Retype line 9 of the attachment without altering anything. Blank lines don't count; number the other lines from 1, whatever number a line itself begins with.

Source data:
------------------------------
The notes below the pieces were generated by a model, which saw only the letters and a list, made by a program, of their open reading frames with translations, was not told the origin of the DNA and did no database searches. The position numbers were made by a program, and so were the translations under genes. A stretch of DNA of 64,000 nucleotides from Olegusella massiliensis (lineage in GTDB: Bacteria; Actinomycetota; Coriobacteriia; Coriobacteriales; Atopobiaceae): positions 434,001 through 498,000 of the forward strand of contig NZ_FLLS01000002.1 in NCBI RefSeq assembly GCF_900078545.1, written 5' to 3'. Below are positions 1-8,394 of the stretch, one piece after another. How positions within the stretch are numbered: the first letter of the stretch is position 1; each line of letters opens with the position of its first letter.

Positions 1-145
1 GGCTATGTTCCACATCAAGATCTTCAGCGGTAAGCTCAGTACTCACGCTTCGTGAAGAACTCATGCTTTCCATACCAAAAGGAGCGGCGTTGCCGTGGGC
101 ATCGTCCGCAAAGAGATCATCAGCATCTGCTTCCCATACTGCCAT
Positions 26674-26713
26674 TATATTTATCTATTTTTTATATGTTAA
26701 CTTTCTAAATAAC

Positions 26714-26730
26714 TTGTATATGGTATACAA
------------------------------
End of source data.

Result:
26714 TTGTATATGGTATACAA